Jaci: Our office also offers victim support services. Nikki and I are certified victim advocates. We support survivors of rape, sexual assault, domestic violence or stalking. Our services extend to students who were victims of crimes from childhood through today. The incident didn't have to happen on our campus. We help students understand their options and provide information about their rights and legal processes. Working through those processes can often be retraumatizing, so we walk through the process with them, so they don't feel overwhelmed or alone. We also go with victims to interviews with law enforcement or Title IX representatives. We can't answer questions for them, but we can be there to ask for a break if we feel it's needed, or we can request that the interviewer ask a question differently if it's not posed in a trauma-informed way.

Nikki: We also operate the Lion Food Pantry, next door to our office in Halladay 103. Any student can use the pantry, which is open once a week or for emergency needs. Food and personal care items are assessed a point value, and students can spend 20 points per week. Our office also serves as a foster care liaison, working to identify and assist students who have been impacted or involved with the foster care system or were adopted. We help ensure they are supported and have access to the resources and benefits they qualify for. We also work very closely with Student Legal Services. They are located on campus over in McDowell Administration 134, and they provide legal services free of charge to currently enrolled students.

Jaci: We also partner with several community resources outside the university. For example, we refer students to SCRPT, a community shuttle that covers Hunt County. For many of our students, SCRPT is their primary form of transportation. It is marketed for senior citizens and run by the senior center in Greenville, but anyone who needs it is welcome. We also work closely with Hunt County Shared Ministries (FISH), where we can refer students for rent assistance and other basic emergency needs.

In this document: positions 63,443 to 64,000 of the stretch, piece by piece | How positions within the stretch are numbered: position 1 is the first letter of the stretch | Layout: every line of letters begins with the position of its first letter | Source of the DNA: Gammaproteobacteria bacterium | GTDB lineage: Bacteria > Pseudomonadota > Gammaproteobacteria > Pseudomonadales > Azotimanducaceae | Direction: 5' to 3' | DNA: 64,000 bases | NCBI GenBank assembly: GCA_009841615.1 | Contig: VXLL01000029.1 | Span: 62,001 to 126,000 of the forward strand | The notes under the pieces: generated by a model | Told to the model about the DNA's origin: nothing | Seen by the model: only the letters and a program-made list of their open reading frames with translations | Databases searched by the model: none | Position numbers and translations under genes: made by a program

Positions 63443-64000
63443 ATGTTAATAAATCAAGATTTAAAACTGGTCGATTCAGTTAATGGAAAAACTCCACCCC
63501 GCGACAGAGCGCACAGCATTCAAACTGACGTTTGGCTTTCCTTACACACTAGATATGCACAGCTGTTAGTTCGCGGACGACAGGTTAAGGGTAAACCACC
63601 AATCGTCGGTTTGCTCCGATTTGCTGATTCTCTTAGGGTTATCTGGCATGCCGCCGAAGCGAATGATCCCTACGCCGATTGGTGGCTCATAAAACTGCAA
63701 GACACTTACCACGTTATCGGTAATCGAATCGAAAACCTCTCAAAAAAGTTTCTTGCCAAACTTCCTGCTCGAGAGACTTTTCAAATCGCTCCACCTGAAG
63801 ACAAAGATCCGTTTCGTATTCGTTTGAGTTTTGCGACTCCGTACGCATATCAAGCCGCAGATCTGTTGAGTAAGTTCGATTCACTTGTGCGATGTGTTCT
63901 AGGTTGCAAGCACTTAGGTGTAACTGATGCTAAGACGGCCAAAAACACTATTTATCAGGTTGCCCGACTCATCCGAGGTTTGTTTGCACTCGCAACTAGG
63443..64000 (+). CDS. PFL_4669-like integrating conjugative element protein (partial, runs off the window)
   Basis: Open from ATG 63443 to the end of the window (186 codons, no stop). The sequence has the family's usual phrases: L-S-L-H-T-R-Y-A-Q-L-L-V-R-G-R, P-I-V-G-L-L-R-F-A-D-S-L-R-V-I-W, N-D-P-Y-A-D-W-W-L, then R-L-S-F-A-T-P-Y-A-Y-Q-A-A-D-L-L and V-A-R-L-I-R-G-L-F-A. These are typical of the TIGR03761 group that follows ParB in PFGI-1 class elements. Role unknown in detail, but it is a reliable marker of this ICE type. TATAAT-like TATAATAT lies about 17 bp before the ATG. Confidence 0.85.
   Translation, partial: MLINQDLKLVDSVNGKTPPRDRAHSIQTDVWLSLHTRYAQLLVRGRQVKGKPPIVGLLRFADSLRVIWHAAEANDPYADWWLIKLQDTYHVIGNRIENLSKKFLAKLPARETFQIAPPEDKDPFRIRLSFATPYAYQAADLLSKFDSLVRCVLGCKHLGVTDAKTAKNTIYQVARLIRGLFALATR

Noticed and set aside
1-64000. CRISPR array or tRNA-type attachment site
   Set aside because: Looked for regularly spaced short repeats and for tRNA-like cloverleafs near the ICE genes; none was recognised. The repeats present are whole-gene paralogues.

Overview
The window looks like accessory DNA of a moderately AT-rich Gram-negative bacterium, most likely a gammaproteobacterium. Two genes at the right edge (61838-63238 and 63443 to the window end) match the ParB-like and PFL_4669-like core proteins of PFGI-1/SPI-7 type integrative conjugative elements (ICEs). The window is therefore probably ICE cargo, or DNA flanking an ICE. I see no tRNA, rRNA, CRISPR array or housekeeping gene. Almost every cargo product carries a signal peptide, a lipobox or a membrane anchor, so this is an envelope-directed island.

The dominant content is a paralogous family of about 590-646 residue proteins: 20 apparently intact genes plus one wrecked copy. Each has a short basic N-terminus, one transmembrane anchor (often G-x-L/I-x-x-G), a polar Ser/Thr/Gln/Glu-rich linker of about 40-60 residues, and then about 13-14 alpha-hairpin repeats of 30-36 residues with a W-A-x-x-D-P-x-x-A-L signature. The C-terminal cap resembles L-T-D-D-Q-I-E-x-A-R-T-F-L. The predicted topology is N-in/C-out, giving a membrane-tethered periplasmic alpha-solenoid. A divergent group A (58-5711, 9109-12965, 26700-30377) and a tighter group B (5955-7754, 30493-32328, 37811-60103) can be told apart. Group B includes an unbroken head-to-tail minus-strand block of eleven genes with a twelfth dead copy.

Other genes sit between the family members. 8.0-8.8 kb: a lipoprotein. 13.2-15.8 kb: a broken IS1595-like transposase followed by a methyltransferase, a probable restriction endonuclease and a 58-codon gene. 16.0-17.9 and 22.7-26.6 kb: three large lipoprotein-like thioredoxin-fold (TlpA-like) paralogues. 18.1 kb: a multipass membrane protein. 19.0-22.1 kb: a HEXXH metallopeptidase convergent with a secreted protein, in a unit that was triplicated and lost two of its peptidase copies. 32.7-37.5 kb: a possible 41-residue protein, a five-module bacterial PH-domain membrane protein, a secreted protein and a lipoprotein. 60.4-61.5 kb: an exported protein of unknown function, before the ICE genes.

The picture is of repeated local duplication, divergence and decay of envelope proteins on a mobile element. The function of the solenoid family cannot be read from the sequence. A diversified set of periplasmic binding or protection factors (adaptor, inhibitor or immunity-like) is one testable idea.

Nikki: And then we are also responsible for tracking to find gaps in resources and fill those by going out and creating relationships and partnerships within the community, so when students have needs, we can make those referrals.

Jaci Fulton, Office of Student Advocacy and Support. Photo by Tyler Holloway |
A&M-Commerce, Office of Marketing and Communications

KS: When should students request your help?

Nikki: The earlier, the better! That's a huge part of the education we do here. We want students to understand that it's okay to ask for help. If they ask for help on the front end and get some support, the problem won't become so severe. If we catch a situation in the early stages, there are solutions and options. So, we want students to know that they don't have to be in a crisis to visit us. We encourage students to be self-aware and recognize the first signs of difficulties. If a student waits and does nothing about a problem, it will only get worse.

KS: How can someone request help for themselves or a friend?

Jaci: If a student has a concern about a friend, a classmate or themselves, they can fill out a CARE Referral Form. After we receive the form, we will reach out to the student of concern and request that they visit our office. They are not required to visit us, but we encourage them to do so. Faculty, staff or anyone else may also use the form to report a student of concern. The form is entirely confidential; the person who reports can remain anonymous. The CARE form isn't required before we see a student, however. Many students also email or hear about us by word of mouth, and they just show up at our office. Students are sent to us in a wide variety of ways, and we accept them all.

Nikki: We encourage students to be aware of how their friends are doing. If you feel something is going on in someone's life, don't hesitate to fill out a CARE form.

KS: What final thought would you like to share with students?

Jaci: In our office, students know they are in a safe place to ask questions. They may not feel safe asking those questions anywhere else on campus, but when they learn that we genuinely care, they feel safe. And that's our purpose: to care!


Student Advocacy and Support welcomes everyone to stop by their office at Halliday 107 to say hello. Nikki, Jaci and staff want the Lion community to become familiar with their services early in the semester, before a need arises.

Learn more about Student Advocacy and Support.

Featured Photo: Jaci Fulton speaks with Elisabeth Dillard, graduate assistant for the Office of Student Advocacy and Support. Photo by Tyler Holloway | A&M-Commerce, Office of Marketing and Communications